by | Oct 22, 2015 | 0 comments

An Incredibly Philosophical Film With Great Performances From Its Leads

I was wrong. In my review of The Gambler I completely discarded Brie Larson as a bad actress with no future. I was very wrong, and I am extremely happy that I was because Larson has shown she has the potential to be one of her generation’s best. Room projects her potential through the roof as well as introducing us to a fabulous Jacob Tremblay.

Room tells the harrowing story of Ma (Brie Larson) and Jack (Jacob Tremblay) who live in a single room held captive by Old Nick (Sean Bridges). Ma has been in “room” for seven years, and Jack, being five, has been in “room” all his life and thinks that outside his walls are only space and planets. The whole first half of the film takes place in “room” (SPOILER ALERT – kind of) the second takes place outside and we see as Jack and Ma transition back into the real world, living with Ma’s parents (Joan Allen and William H. Macey). The reason I said that that last sentence was a bit of a spoiler is because I’m giving away an event halfway through the film, but I personally wouldn’t deem it a spoiler since the trailer alludes to it and because I would leave 50% of the film un-reviewed.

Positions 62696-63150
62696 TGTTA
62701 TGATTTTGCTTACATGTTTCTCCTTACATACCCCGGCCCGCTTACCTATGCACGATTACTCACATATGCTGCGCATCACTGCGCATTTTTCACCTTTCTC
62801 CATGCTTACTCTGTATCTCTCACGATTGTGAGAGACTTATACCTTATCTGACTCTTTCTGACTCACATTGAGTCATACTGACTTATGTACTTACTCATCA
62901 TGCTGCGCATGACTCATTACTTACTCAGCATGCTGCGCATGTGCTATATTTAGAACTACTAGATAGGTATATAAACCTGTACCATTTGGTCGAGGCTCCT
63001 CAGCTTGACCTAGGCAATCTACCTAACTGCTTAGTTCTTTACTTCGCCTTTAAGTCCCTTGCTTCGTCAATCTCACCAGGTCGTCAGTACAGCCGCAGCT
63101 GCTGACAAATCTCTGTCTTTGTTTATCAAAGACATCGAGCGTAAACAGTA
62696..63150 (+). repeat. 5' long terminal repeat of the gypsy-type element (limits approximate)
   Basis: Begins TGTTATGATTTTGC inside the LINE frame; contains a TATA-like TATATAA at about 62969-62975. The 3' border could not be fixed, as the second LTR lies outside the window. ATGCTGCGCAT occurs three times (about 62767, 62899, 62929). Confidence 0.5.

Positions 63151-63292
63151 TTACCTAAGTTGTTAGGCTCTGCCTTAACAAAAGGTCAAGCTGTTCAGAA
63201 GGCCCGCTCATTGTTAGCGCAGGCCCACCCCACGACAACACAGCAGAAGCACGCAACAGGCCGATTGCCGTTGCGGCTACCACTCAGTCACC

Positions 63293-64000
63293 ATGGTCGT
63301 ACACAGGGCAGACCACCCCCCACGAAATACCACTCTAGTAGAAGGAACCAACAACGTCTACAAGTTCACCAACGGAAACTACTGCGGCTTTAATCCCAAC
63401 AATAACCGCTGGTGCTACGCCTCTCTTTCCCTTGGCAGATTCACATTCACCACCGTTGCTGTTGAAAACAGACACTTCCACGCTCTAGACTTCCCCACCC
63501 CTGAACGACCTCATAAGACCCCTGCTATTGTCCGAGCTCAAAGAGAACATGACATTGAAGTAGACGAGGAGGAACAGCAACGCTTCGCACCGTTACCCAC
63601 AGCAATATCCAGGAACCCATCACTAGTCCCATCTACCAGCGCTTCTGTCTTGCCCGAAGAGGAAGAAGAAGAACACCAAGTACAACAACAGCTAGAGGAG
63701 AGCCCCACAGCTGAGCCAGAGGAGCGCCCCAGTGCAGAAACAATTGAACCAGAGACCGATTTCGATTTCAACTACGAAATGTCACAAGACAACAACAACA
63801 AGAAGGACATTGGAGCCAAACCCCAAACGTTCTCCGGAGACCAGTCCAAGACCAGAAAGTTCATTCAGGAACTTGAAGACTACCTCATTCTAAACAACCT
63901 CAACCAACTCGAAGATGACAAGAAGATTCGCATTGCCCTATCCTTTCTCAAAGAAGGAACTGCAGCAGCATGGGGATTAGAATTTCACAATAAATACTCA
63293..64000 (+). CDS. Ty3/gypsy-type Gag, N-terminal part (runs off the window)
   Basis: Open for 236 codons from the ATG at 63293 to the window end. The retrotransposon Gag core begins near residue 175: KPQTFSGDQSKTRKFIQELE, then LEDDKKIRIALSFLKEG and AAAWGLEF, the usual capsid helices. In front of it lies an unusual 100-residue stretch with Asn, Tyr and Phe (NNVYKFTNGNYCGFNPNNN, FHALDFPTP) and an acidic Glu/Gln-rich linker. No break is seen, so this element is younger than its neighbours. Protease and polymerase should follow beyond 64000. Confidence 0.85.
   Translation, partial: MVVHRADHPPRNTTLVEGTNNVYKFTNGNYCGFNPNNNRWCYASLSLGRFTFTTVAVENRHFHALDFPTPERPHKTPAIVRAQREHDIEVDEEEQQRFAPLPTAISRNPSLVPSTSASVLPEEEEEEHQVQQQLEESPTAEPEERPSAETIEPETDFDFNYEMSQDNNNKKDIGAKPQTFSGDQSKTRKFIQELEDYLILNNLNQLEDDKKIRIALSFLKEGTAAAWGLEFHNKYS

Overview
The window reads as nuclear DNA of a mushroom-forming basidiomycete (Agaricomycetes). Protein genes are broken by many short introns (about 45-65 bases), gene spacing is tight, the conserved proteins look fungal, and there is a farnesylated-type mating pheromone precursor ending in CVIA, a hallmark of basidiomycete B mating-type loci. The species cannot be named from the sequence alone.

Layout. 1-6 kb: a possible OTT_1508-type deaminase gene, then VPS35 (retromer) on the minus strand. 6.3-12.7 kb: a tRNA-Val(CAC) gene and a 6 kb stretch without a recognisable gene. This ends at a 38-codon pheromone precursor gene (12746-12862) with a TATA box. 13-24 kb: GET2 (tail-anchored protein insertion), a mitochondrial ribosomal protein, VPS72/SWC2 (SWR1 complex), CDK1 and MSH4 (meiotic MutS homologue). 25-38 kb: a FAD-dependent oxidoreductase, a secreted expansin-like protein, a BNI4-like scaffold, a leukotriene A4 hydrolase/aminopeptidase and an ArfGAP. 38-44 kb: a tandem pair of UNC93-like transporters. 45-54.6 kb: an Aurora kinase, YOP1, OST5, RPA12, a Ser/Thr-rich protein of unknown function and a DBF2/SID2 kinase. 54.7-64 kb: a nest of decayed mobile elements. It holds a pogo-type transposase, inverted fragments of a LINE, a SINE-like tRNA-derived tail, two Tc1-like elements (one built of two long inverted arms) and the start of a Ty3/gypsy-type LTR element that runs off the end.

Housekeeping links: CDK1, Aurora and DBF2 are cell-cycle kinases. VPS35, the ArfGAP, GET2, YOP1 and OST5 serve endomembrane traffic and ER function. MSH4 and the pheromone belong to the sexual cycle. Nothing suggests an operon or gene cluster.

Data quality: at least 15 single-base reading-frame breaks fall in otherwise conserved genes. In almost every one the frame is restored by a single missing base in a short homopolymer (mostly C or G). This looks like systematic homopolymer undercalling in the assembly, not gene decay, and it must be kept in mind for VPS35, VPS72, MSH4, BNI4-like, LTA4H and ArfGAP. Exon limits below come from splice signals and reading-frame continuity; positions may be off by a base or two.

What is so spectacular about Room is the incredible philosophical questions that it poses on the innocence of childhood, the unexplainable mother-child connection, and of course on how the mind of a five-year-old works. Both halves of the film have their own themes and together have you leave the theatre with you mind unsettled and cycling through its previous view on the world.

We mustn’t forget that a large amount of credit goes to director Lenny Abrahamson (Frank) who with so little space and so few actors does a fantastic job to keep us entertained and has the film remain logical and realistic. His handling of Tremblay is perfect, he is able to have Tremblay give off a sense of purity and innocence that is ubiquitous in childhood and yet is so hard to reproduce in film and art. We are transported back to our childhood days where we were curious about everything big or small. But we mustn’t take away credit from Tremblay, who plays his Jack with a temperance little seen in child actors today.

The actress, however, that everyone is talking about is Larson, who helps us see the pain she is going through, yet also puts up an invisible shield for the sake of her Jack. Being so young and not a mother it was incredibly inspiring to see her and Tremblay act together in such a tender manner. If she is able to pick her next projects well then she might well be a star in the making.

In the end Room is a fantastic film that not only entertains, but it also makes you think about our world and how unappreciated it and our life is. 








Who is/was your favorite child actor? Let me know in the comments section.

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